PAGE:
By far the biggest market worldwide is China. In his book AI Superpowers: China, Silicon Valley, and the New World Order in China, Taipei-born author Lee Kai-fu, describes the incredibly profitable food delivery companies that have grown up in China, such as Meituan Dianping and Ele.me. Meituan Dianping alone is valued at US$30 billion.
“The first O2O service other than ride-hailing to truly take off [in China] was food delivery,” Lee writes. “Crowds at Chinese restaurants thinned out, and streets filled up with swarms of electric scooters trailing steam from the hot meals they carried aboard.”
“Payments could be made seamlessly through WeChat Wallet and Alipay. By the end of 2014, Chinese spending on O2O food delivery had grown by over 50% and topped 15 billion RMB (US$2.2 billion). By 2016, China’s 20 million daily online food orders equaled ten times this total across the United States.”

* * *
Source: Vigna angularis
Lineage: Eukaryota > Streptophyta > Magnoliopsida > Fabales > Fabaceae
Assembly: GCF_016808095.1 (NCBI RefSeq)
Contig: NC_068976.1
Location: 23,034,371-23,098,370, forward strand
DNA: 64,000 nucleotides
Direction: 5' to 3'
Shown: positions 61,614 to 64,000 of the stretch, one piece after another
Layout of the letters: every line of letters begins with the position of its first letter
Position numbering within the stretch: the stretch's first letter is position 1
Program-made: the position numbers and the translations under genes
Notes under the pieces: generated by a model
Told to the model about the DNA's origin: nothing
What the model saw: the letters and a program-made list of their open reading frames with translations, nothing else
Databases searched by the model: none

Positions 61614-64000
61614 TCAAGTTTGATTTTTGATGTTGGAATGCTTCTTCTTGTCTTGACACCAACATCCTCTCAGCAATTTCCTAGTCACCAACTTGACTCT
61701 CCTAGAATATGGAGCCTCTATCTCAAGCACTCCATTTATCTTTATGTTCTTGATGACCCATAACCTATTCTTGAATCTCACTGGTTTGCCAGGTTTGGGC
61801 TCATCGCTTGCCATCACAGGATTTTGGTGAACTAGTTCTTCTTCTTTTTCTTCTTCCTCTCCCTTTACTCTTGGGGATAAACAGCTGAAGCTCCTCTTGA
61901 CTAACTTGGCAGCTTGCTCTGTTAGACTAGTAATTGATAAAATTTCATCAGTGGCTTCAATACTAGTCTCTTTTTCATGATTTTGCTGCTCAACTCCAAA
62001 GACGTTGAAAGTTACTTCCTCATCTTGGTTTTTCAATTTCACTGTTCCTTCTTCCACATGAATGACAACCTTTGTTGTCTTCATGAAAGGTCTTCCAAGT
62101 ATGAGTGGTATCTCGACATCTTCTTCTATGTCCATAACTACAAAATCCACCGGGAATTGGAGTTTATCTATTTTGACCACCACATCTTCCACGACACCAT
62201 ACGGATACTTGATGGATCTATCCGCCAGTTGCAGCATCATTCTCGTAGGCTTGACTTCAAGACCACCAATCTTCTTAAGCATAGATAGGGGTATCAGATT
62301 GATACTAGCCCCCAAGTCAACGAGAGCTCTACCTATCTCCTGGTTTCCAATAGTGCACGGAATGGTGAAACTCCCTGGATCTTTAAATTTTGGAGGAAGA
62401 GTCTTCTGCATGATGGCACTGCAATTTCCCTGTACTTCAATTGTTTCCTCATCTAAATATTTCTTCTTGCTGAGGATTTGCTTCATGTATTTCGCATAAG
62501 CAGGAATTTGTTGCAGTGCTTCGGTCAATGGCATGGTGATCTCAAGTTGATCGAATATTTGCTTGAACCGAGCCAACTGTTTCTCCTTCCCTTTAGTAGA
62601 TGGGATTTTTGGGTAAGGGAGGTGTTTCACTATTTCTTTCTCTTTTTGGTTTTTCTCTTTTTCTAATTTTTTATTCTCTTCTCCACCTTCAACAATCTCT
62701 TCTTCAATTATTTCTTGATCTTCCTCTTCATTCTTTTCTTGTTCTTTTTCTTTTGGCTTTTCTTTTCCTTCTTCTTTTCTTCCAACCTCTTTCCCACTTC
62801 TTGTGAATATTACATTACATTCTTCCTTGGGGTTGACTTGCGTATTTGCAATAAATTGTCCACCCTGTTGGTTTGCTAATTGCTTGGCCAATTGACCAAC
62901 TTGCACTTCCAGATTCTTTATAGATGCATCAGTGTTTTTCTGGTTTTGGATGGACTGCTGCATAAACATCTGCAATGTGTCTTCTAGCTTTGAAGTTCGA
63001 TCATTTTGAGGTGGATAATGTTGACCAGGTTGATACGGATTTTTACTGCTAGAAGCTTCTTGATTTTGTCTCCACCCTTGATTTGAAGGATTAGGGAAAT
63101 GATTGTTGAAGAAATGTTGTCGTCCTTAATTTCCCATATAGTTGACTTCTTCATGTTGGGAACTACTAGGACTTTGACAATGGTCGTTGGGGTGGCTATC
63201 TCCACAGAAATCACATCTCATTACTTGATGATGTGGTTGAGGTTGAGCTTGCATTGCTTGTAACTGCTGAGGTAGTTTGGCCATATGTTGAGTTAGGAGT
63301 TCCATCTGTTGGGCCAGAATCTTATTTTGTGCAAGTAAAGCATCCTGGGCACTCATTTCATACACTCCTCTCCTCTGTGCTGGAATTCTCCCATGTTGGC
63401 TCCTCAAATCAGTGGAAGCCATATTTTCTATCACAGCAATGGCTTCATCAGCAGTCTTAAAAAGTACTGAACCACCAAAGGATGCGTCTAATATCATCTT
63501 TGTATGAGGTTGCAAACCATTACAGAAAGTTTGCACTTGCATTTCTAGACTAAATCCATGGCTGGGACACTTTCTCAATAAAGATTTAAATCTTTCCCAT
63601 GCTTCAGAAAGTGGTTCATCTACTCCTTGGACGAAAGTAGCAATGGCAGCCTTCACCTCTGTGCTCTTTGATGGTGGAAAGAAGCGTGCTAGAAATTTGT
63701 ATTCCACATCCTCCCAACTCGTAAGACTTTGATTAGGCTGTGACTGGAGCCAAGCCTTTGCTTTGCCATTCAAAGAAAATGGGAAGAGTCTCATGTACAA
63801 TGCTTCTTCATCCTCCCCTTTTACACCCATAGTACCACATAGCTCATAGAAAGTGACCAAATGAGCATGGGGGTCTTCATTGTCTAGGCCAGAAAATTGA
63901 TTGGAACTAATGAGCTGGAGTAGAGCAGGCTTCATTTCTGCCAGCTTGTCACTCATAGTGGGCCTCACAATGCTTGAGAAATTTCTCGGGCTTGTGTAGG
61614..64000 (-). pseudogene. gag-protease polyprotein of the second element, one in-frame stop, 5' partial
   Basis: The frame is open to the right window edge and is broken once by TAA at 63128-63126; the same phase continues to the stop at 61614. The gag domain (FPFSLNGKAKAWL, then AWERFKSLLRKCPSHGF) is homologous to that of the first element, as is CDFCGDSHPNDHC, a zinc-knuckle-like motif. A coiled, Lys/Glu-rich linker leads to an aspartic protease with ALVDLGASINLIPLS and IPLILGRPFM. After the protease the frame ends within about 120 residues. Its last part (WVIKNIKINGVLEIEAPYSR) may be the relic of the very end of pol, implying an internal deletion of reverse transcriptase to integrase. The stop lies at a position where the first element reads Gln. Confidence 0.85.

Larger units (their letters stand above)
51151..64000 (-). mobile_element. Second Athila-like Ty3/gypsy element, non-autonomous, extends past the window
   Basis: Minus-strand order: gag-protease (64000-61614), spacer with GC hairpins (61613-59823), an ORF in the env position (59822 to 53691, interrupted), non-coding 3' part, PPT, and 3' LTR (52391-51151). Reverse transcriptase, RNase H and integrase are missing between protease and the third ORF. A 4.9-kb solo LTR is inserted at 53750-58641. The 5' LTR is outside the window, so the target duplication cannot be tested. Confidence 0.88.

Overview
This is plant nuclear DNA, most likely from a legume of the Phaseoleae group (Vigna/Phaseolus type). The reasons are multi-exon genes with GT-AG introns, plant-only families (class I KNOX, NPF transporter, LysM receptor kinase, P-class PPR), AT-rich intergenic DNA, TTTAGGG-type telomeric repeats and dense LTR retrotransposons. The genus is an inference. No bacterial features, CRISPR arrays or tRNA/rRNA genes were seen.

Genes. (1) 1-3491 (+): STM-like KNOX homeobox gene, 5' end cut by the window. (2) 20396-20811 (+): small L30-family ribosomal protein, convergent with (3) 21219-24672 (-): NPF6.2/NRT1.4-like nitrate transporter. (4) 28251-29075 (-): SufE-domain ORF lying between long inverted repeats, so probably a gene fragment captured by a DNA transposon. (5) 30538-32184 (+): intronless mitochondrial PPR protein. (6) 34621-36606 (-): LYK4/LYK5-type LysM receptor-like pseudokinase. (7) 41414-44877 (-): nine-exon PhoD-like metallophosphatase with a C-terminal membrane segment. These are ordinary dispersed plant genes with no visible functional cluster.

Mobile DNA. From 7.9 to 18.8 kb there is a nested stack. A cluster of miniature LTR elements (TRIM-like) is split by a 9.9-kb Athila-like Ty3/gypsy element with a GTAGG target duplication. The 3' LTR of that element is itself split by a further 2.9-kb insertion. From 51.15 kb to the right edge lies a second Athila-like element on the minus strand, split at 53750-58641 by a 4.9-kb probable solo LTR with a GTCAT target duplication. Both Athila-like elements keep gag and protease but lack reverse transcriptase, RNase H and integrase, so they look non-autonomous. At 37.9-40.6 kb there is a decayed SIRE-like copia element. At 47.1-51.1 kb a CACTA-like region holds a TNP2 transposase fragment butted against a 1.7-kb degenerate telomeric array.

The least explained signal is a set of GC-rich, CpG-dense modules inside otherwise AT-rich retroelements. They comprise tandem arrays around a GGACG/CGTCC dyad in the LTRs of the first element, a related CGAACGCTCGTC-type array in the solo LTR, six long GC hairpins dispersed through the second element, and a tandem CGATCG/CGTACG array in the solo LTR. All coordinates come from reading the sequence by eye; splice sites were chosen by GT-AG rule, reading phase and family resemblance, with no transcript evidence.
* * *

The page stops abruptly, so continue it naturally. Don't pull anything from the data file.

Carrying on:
Lee also quotes a 2016 study by consulting firm McKinsey & Company, which showed that 65% of Chinese consumers said the ease of using an app led them to spend more money on dining.
“Globally, we are still at a very early stage of the on-demand culture and economy,” says Bodo von Braunmühl, head of corporate communications at Delivery Hero, by email. “Even in markets that have seen strong growth for many years, we see continued increase of demand, while technology evolves and fundamentally changes consumption habits.”
For Von Braunmühl the big picture is: “Delivered food will not only become more affordable, but also deliveries will become faster and food choices will grow. Under these conducive conditions, who still wants to cook every day?”